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Article
Barriers and Pathways to Diffusion of Methamphetamine Use Among African Americans in the Rural South: Preliminary Ethnographic Findings
Journal of Ethnicity in Substance Abuse
  • Rocky L. Sexton, Wright State University - Main Campus
  • Robert G. Carlson, Wright State University - Main Campus
  • Russel S. Falck, Wright State University - Main Campus
  • Carl G. Leukefeld
  • Brenda M. Booth
Document Type
Article
Publication Date
1-1-2005
Abstract
There are no studies of African Americans’, methamphetamine use in the South where it is widespread among whites. We describe factors that inhibit or facilitate the diffusion of methamphetamine use among African Americans based on qualitative interviews with 86 drug users in rural Arkansas and Kentucky. Results suggest low prevalence of methamphetamine use among African Americans, and interviewees cited several barriers to its diffusion which were linked to the drug’s ingredients, psychoactive and physiological effects, difficulty in accessing distribution networks, and established African-American preference for cocaine. Fourteen African Americans reported methamphetamine use and discussed pathways to it. Possible increases in African-American methamphetamine use merits further investigation.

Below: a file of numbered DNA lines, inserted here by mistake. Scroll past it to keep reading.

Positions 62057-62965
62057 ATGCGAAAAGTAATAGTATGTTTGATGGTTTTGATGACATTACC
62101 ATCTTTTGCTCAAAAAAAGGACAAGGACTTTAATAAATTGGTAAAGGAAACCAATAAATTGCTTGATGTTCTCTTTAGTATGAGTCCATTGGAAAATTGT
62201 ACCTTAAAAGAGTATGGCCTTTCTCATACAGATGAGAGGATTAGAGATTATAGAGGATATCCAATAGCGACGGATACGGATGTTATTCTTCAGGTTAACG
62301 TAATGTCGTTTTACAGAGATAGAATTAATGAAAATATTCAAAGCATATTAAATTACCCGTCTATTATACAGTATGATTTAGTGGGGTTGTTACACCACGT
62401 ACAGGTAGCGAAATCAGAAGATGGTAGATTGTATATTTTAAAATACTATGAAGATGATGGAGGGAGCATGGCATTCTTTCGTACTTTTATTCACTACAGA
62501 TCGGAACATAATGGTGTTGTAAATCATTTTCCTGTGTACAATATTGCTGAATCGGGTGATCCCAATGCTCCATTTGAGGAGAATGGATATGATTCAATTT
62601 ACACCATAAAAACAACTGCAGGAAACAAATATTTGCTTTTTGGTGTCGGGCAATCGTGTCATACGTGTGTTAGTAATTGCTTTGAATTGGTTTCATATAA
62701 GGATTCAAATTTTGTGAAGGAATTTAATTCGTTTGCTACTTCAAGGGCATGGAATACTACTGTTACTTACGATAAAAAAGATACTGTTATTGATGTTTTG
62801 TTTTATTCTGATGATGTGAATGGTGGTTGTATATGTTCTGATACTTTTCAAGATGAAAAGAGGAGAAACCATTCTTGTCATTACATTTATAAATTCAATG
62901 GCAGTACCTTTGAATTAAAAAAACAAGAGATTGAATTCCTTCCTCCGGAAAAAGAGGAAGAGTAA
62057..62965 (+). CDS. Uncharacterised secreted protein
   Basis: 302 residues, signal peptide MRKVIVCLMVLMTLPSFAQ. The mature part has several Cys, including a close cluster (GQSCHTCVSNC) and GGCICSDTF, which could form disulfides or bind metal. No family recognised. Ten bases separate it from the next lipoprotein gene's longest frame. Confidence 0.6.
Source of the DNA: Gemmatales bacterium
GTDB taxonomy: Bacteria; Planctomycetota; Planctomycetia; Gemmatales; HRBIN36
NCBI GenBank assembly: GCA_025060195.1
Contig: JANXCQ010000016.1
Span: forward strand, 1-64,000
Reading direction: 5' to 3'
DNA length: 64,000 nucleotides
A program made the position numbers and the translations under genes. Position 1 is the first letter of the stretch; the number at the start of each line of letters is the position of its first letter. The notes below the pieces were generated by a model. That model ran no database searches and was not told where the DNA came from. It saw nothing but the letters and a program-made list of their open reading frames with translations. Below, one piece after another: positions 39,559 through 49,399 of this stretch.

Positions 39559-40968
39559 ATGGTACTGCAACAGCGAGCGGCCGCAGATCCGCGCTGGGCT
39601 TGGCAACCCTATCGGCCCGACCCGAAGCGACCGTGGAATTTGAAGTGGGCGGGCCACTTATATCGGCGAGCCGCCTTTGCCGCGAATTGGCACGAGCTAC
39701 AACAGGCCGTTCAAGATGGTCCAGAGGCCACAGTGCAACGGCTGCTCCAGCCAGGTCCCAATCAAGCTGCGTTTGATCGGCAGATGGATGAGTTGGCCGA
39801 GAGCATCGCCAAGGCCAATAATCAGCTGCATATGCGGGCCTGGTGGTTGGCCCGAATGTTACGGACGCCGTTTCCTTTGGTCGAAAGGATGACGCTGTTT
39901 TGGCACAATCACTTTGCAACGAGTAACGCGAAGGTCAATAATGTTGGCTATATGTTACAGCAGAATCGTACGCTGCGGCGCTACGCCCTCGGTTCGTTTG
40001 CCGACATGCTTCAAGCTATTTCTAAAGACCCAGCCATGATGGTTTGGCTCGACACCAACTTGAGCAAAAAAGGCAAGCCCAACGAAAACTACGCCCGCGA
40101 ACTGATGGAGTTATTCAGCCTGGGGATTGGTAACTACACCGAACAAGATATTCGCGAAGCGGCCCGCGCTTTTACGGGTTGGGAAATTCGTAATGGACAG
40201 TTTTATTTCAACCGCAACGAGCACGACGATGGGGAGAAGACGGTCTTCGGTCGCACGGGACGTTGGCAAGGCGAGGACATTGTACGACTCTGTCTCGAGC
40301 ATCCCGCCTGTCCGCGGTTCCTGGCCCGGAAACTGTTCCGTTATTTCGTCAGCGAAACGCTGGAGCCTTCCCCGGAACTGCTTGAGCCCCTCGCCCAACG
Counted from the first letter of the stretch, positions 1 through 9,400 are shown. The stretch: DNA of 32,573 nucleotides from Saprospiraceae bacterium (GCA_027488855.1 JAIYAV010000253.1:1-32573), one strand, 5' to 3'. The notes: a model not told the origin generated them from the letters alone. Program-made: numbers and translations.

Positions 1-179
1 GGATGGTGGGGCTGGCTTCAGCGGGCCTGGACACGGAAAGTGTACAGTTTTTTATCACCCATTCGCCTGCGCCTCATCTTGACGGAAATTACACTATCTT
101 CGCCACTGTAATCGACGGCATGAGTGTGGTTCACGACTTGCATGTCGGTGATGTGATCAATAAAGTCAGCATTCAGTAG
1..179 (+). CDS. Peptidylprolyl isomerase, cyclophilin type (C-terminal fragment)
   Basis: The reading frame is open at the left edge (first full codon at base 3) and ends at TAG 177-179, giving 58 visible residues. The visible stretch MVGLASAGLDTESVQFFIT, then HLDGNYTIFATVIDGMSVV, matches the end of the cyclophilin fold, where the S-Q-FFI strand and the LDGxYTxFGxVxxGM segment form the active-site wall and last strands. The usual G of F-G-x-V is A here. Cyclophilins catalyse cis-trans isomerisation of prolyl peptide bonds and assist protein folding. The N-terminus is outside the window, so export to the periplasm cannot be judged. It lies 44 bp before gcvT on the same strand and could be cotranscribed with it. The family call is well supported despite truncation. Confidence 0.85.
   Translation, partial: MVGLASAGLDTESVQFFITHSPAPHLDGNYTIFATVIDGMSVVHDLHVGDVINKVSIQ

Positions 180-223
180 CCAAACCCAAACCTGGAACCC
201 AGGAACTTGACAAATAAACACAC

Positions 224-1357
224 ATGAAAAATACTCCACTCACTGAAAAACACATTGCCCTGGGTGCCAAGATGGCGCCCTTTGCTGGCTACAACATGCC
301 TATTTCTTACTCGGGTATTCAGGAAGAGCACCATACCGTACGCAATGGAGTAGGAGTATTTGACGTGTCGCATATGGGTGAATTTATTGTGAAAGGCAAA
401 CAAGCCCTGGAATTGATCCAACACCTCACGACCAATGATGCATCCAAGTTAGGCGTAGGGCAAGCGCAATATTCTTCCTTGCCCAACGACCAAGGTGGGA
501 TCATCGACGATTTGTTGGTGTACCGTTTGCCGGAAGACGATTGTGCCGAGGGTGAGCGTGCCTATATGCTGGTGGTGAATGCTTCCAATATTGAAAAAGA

DOI
10.1300/J233v04n01_06
Citation Information
Rocky L. Sexton, Robert G. Carlson, Russel S. Falck, Carl G. Leukefeld, et al.. "Barriers and Pathways to Diffusion of Methamphetamine Use Among African Americans in the Rural South: Preliminary Ethnographic Findings" Journal of Ethnicity in Substance Abuse Vol. 4 Iss. 1 (2005) p. 77 - 103 ISSN: 1533-2640
Available at: http://works.bepress.com/robert_carlson/175/